Thursday, August 2, 2012

Forgetting to change your address on your vehicle registration

Welcome to my new blog. I've been kicking around the idea of starting one on this topic for a number of reasons: the excessively high number of people incarcerated in this country - more than any other country in the world - as well as the vast variety of "crimes" that can get you incarcerated.

I am also motivated to write from an experience, five years ago. During a late-night drive through a rural stretch of Polk County, Fla., a sheriff's deputy pulled me over because my tag light was out. (A cop I talked to who used to work in Tampa told me that he hopes he's never bored enough to pull somebody over for that.) During the traffic stop, the deputy discovered that my driver's license had a different address than my vehicle registration. I had moved a few months before and changed the address on one document, but I forgot to update the other.

After telling me that she was not going to arrest me, the deputy gave me a notice to appear in court.

Wait, what now?

As it turns out, Florida law is specific when it comes to the timetable for updating your address. It is spelled out in statute 320.02(4):
"The owner of any motor vehicle registered in the state shall notify the department in writing of any change of address within 20 days of such change. The notification shall include the registration license plate number, the vehicle identification number (VIN) or title certificate number, year of vehicle make, and the owner’s full name."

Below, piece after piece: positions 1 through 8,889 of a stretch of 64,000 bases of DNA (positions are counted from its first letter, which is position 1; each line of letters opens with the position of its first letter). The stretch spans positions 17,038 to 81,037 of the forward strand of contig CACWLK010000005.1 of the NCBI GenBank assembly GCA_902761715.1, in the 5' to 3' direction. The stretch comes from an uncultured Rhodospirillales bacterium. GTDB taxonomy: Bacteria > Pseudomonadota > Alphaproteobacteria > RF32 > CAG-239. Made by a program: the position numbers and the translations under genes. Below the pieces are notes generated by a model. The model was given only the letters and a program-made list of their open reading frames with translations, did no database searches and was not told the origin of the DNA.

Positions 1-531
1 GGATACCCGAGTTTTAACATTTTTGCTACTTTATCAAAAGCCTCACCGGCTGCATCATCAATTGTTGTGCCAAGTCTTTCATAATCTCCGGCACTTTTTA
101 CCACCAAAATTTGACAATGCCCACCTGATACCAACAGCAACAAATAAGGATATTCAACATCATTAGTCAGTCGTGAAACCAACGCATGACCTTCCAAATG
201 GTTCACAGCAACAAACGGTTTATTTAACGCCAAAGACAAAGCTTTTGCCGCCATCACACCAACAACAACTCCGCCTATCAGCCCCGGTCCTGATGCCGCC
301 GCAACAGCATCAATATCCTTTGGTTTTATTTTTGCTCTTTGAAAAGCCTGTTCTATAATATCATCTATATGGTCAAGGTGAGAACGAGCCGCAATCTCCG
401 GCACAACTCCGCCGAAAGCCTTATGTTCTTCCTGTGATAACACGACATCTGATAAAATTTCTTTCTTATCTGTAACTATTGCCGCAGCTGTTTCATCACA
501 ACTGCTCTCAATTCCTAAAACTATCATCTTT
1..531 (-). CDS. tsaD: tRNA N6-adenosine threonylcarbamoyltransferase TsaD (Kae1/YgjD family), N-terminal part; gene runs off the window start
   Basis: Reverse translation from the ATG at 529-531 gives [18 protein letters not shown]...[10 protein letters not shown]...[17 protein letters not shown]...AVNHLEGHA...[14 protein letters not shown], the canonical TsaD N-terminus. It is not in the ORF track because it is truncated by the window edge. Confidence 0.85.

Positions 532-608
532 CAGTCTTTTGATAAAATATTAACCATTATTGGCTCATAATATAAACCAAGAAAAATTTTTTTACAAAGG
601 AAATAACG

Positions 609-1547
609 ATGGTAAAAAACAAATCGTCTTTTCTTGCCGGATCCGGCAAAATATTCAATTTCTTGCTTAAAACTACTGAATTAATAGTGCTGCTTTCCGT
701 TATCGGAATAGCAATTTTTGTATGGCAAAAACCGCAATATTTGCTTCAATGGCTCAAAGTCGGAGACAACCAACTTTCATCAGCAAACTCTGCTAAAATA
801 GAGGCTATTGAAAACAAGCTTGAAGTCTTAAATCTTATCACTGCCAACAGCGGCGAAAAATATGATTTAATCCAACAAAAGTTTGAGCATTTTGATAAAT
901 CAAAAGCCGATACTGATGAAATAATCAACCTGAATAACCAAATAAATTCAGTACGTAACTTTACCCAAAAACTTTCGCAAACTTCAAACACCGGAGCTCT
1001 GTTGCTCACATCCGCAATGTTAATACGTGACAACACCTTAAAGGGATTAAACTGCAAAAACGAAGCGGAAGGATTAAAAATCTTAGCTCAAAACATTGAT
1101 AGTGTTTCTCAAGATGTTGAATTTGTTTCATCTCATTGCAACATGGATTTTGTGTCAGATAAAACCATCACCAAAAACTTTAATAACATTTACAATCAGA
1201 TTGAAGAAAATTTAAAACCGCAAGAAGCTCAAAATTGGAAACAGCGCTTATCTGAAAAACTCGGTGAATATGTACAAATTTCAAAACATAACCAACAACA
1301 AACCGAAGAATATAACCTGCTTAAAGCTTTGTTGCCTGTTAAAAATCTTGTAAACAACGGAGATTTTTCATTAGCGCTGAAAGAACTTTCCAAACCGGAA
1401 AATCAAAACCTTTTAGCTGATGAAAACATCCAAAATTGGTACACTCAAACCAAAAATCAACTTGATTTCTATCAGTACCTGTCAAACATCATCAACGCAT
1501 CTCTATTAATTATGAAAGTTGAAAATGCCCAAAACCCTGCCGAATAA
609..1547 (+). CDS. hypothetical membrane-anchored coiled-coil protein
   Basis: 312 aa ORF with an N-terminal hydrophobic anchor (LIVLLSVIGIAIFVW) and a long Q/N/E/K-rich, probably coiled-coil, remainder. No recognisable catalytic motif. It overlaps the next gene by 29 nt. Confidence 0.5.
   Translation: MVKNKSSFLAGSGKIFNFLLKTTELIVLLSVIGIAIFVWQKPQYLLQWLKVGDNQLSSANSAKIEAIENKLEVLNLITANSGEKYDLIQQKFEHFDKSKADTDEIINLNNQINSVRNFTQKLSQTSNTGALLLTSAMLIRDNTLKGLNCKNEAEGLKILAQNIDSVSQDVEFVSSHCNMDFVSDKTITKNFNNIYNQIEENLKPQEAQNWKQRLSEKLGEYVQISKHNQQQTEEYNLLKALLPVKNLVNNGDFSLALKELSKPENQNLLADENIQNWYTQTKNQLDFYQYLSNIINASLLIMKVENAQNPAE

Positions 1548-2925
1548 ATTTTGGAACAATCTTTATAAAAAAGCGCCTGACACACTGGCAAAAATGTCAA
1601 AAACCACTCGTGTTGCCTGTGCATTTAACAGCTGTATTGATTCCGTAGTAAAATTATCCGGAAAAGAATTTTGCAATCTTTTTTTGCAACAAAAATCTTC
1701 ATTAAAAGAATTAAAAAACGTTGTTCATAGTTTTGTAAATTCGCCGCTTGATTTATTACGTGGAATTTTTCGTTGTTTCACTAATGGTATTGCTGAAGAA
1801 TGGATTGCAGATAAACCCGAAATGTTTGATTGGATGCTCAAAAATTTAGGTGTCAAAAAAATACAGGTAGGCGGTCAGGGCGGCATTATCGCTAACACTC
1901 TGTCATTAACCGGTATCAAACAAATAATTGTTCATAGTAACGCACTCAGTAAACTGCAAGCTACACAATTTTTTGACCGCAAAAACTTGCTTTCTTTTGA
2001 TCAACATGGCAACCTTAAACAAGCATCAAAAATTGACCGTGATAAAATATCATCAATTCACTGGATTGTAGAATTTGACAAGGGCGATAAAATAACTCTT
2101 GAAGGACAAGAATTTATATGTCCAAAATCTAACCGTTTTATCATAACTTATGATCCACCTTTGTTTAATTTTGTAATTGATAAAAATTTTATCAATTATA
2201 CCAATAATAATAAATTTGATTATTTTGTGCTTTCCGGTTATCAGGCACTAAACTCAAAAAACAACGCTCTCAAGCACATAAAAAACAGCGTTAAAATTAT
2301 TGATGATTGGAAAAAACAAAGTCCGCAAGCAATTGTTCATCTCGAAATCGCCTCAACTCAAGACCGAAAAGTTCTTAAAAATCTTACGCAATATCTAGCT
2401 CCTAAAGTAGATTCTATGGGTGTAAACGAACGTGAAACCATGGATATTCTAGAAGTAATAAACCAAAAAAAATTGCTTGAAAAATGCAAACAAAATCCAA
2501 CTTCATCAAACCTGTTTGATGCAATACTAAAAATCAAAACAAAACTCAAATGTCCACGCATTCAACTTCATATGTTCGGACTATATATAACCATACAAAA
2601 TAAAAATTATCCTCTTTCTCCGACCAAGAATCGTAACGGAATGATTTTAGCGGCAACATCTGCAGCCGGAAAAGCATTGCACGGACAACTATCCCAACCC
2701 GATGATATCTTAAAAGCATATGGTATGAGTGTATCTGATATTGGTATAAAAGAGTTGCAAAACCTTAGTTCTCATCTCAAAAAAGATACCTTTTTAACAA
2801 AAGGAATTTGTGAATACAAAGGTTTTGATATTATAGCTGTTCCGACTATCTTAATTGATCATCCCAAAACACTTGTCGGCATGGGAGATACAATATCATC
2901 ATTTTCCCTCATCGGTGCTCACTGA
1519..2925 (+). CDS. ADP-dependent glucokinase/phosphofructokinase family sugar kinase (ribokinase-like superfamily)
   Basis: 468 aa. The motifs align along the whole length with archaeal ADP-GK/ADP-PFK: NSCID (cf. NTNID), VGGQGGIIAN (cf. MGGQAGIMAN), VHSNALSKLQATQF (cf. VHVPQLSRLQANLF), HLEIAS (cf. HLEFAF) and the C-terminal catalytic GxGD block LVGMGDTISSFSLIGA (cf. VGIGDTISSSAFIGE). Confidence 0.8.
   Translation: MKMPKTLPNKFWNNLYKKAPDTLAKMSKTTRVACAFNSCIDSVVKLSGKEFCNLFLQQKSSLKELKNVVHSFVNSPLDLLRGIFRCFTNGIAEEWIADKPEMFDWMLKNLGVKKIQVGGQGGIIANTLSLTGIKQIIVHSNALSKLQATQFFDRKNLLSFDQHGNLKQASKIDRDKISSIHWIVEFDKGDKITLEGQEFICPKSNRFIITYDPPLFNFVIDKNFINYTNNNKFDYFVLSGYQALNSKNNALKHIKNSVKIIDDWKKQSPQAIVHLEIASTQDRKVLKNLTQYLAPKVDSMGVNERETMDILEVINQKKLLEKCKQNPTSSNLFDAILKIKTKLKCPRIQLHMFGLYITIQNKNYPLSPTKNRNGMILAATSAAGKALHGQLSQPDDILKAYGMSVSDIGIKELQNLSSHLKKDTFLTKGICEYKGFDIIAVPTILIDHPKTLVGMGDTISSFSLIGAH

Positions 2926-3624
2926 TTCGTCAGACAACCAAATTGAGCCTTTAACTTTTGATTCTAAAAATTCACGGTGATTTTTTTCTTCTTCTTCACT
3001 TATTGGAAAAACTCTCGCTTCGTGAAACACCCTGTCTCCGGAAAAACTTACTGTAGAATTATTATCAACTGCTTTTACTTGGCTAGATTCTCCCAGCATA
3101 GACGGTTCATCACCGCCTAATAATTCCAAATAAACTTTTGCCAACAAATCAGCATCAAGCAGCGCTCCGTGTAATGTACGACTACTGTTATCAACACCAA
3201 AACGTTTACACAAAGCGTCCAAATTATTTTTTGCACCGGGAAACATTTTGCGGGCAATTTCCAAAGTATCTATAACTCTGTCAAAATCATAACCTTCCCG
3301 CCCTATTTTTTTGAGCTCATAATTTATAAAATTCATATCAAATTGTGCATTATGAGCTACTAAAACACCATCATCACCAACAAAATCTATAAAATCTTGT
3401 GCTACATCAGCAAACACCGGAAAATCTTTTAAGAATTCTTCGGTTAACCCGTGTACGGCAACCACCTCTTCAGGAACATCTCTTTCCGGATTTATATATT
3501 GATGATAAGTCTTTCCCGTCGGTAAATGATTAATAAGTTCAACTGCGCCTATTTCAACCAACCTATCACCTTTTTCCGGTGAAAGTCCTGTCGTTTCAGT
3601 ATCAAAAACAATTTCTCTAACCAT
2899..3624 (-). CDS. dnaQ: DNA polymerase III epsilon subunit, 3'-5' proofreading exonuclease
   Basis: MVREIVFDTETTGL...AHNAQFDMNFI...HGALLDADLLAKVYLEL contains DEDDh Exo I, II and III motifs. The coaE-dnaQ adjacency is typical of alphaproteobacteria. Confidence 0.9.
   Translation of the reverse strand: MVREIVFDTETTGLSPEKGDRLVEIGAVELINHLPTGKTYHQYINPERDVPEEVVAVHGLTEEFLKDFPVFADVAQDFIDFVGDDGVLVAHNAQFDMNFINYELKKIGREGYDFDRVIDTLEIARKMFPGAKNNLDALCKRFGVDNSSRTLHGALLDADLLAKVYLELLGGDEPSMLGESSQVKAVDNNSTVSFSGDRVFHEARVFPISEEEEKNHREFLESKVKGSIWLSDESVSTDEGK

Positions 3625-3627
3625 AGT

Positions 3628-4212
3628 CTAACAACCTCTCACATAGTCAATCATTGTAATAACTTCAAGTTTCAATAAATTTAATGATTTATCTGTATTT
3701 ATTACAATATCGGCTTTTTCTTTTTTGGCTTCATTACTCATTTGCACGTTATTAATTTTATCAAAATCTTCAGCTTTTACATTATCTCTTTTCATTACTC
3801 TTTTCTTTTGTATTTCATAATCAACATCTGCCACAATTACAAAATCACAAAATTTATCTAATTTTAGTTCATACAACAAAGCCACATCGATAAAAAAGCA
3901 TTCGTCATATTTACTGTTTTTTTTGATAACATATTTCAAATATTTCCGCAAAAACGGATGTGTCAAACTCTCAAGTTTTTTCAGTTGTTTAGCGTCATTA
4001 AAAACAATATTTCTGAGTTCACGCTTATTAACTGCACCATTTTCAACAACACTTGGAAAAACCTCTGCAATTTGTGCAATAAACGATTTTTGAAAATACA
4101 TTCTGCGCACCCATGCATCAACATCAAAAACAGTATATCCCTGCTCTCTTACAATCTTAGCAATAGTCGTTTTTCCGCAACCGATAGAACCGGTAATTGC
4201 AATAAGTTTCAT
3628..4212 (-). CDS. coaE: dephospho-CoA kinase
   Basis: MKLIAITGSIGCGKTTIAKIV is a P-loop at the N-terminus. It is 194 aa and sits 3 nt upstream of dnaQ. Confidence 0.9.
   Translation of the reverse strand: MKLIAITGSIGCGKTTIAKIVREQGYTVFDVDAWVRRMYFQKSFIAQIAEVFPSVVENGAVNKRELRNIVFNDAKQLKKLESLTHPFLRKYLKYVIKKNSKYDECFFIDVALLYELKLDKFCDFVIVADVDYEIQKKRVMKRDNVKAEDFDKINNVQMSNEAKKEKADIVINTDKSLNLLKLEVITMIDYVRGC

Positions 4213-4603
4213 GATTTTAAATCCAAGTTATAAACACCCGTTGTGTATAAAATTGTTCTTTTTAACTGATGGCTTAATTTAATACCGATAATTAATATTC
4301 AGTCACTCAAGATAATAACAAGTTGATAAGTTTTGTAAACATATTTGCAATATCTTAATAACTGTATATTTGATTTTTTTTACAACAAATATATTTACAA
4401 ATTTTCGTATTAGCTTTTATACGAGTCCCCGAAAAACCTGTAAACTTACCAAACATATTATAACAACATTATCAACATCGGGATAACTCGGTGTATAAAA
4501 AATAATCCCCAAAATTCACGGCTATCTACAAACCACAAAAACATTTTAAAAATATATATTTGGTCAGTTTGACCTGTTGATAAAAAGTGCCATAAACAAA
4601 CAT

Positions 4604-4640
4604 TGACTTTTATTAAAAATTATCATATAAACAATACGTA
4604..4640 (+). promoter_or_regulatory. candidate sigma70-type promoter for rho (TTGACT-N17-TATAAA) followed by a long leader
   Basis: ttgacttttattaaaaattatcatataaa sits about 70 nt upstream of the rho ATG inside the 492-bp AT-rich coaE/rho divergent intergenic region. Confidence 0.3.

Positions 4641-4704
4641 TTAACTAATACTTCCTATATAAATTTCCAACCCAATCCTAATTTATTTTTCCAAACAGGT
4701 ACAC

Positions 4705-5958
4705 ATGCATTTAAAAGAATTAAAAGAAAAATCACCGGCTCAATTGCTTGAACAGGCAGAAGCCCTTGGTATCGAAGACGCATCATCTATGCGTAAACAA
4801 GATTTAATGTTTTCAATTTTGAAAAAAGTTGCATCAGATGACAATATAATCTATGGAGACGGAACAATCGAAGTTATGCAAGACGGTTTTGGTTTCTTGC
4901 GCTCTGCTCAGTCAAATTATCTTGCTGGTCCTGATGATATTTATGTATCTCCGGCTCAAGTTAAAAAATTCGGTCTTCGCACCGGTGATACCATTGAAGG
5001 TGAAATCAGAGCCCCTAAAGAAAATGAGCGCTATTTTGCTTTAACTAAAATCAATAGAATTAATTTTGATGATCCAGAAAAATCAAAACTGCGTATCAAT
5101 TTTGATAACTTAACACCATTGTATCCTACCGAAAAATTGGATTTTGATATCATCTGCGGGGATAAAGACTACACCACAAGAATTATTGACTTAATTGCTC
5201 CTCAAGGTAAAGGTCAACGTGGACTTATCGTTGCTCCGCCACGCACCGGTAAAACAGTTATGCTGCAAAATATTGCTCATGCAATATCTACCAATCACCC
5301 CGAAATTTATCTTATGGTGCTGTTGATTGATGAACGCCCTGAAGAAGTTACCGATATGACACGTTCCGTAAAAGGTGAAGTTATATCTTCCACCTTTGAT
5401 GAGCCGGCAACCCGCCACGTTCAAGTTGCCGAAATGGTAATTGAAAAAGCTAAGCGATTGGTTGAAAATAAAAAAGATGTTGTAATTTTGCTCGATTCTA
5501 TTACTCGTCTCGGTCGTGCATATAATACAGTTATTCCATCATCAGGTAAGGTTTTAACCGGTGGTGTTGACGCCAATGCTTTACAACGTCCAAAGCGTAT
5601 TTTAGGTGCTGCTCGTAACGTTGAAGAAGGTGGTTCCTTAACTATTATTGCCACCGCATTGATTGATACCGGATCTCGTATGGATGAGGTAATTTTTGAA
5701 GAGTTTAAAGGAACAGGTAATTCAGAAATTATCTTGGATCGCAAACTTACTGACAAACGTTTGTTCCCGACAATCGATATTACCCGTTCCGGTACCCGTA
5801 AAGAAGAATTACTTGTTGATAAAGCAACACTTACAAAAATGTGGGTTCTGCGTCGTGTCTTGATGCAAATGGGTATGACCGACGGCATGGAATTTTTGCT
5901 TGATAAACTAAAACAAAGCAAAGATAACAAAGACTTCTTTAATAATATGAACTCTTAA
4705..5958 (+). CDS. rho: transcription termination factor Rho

What's missing from that is the penalty. That's covered in the miscellaneous clause of 320.57(1), which says that anything without a specified penalty is a second-degree misdemeanor.

Thankfully, I did not serve any jail time. I ended up with sizable court costs (a significant percentage of which went to the Polk County Sheriff's Office), four hours of driving to and from the courthouse in Bartow, a half-day's worth of work to catch up on, and a misdemeanor on my record. The judge herself was even apologetic about it, mildly questioning the Legislature's judgment in making this offense a misdemeanor, and lamenting the fact that she was legally obligated to adjudicate it.

Dash getting dusty? Better check to see if your registration is current.
The chilling fact, though, is that I could have gone to jail for as long as 60 days. For a simple oversight, I was faced with the prospect of two months behind bars, which would likely have cost me my job, not to mention my freedom.

I was fortunate. Hundreds of thousands of people in this country have lost their freedom due to police exuberance, prosecutorial misconduct, legislative posturing, societal paranoia and bad luck. It's not just bad guys who are put away.

The purpose of this blog is to call attention to the many things that you can do that could land you in jail, but shouldn't. Hopefully this will not only keep you out of trouble, but also help call attention to the many absurdities that make us far from a free country.

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